The ego was never supposed to rule over us. It was an integral part of our personality that was to keep us consolidated as a sovereign individual. And yet, as civilization moved further away from mysticism and spirituality into its now pervasive material culture, the ego became much more important, as the American Dream (the pinnacle of Western culture) sought to champion the heroic quest of the individual to ultimate riches. This was a necessary part of our evolution of our species. However, it has gone to an extreme and now we live not only isolated from each other but from the Earth itself and the consequences have been profoundly grave. We are all being called now to not kill the ego but skillfully re-integrate it into its proper orbit around our more authentic, or ultimate self, which is a multi-dimensional marvel.
To that end, I have discovered having compassion for my self (the little 's' self or egoic consciousness) allows me to inquire and be curious about where my wounds are and to truly understand what ego is. One of my favourite quotes embodies this energetic: “All, everything that I understand, I understand only because I love” Leo Tolstoy. It’s a radically positive practice to consider: anytime we feel discomfort or are in conflict to another to start from a place of simply offering love—a compassion that fiercely pushes through all the murky emotions to establish a bridge for unity to occur; for connection to flourish. This stymies the ego’s tendencies to divide things, bolstered by the cool divisiveness of the intellect. Here, we go to Heart instead, honouring it’s ability through warm unifying feeling, to support us in transcending divides and bridging gaps.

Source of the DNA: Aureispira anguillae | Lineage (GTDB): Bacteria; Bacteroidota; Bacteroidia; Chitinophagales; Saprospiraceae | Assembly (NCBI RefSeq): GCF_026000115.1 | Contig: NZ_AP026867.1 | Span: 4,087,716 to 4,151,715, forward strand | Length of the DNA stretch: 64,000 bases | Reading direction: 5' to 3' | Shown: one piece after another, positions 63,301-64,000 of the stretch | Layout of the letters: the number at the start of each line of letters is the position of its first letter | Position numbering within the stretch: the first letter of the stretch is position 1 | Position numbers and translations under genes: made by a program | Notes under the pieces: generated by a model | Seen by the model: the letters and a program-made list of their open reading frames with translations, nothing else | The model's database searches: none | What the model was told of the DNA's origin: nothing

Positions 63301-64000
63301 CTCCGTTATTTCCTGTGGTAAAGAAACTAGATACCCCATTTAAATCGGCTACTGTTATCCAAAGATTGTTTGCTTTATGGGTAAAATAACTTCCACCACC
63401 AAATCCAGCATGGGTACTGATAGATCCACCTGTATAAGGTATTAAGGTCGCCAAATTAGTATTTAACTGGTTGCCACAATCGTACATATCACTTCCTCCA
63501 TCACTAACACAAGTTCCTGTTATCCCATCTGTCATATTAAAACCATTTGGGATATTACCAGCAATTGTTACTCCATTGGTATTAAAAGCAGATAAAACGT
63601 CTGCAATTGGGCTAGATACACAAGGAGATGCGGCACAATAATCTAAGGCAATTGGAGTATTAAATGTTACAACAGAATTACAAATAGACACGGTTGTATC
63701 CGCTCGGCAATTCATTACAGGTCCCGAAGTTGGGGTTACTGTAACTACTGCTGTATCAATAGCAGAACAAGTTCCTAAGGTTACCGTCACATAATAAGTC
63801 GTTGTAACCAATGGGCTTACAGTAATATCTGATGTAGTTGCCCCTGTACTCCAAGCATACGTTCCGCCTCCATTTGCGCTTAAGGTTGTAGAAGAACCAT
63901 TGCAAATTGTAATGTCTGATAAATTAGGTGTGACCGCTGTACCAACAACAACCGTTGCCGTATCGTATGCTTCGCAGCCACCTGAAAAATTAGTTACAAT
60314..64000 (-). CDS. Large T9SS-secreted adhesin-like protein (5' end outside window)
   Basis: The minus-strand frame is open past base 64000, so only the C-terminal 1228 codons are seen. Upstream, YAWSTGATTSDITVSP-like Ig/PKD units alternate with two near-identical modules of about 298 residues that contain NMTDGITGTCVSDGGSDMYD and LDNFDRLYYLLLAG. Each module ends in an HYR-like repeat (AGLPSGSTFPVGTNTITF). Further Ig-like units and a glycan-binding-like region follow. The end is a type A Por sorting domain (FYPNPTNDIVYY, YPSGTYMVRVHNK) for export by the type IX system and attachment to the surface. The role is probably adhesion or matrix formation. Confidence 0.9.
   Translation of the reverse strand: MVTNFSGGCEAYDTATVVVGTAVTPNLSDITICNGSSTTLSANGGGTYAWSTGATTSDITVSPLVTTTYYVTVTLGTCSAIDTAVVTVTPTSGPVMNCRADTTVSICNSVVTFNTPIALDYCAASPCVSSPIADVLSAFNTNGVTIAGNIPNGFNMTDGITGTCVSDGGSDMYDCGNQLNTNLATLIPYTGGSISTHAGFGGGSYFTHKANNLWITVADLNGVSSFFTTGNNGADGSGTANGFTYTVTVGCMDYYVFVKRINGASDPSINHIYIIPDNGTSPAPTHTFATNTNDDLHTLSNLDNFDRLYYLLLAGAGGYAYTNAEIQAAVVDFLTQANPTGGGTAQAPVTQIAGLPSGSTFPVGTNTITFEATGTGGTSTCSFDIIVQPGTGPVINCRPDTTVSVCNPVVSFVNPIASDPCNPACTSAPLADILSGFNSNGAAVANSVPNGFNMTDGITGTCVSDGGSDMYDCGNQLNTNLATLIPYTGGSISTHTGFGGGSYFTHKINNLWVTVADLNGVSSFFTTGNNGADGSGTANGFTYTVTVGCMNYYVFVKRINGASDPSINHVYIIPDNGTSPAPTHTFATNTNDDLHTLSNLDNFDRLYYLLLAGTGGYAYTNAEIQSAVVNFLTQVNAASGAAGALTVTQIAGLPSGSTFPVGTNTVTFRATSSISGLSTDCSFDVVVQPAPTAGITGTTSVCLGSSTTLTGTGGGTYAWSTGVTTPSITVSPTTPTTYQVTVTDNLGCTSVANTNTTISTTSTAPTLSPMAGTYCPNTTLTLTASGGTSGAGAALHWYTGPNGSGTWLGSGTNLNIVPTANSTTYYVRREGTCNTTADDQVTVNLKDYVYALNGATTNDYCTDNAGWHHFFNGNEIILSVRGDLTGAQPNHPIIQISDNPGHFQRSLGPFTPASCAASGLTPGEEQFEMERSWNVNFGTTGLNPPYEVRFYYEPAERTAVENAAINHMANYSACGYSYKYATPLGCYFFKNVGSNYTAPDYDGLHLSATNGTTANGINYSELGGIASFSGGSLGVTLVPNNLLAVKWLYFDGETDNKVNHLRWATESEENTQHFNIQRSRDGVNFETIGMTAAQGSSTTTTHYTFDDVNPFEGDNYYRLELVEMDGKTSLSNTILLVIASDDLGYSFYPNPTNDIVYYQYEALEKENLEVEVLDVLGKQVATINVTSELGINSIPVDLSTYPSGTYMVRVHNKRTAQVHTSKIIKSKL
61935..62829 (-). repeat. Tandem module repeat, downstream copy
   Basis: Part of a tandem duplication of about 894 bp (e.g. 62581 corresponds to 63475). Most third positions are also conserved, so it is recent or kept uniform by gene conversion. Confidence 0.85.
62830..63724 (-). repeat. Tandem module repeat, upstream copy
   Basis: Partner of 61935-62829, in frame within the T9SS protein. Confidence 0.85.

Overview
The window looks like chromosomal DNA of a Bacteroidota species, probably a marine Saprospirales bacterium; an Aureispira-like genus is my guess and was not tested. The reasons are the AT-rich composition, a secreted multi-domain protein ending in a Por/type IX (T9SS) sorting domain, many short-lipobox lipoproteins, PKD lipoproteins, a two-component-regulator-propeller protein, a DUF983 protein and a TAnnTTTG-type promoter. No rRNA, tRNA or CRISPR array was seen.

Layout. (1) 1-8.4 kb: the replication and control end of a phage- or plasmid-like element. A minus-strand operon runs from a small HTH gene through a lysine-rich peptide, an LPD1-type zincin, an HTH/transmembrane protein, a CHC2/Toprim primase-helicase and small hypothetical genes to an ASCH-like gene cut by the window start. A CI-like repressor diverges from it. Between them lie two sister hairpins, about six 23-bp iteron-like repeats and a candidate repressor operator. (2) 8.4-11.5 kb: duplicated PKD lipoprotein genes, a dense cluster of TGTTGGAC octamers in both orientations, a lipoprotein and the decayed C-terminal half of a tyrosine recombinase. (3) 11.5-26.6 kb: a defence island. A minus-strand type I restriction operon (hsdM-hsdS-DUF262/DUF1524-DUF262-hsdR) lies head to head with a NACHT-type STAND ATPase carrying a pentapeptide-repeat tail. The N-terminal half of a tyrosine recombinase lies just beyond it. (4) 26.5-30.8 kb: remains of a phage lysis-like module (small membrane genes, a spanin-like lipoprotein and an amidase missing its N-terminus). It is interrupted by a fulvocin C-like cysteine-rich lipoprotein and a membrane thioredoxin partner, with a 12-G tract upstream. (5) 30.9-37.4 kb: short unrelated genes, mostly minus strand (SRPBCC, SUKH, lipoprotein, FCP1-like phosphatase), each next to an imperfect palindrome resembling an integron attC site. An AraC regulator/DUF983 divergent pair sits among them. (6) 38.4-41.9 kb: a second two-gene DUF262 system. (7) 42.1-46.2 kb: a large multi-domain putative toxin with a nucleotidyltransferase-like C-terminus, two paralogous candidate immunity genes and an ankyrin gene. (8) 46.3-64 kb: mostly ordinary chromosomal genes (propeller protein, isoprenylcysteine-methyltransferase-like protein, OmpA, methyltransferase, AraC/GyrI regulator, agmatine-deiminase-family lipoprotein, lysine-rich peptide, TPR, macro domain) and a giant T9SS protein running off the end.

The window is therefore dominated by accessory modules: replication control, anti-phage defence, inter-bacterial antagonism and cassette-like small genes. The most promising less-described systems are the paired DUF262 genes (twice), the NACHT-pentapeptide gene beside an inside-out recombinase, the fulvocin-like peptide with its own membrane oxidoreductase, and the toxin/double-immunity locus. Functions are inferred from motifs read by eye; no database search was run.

To foster such fierce compassion, however, doesn’t imply we use aggressive force as we normally understand it. Fierce does bring that to mind but here I’m referring to fierce in a different way. To move from Heart instead of head, we need to dip into the soft arts of meditation and presence. For example, instead of reeling from urges in myself that make me feel ashamed (such as bouts of anger, addictions, etc.) and shaming myself with negative inner-dialogues, I bring myself into my breath (gateway to presence) and step toward my ego with arms extended to embrace. My embrace is not meek. It is fierce and this is where ferocity comes into play because the embrace will potentially be resisted as ego is not so easily convinced that unity is the safe way to go. Ego, in fact, has become overly separate because of its pain—it wishes to isolate itself and feel its hurt alone. I’ve discovered this is actually a noble urge of my ego not to harm other aspects of my personality, much like someone in pain can often wear a veil of anger or callousness as defense against people getting close enough to their vulnerability.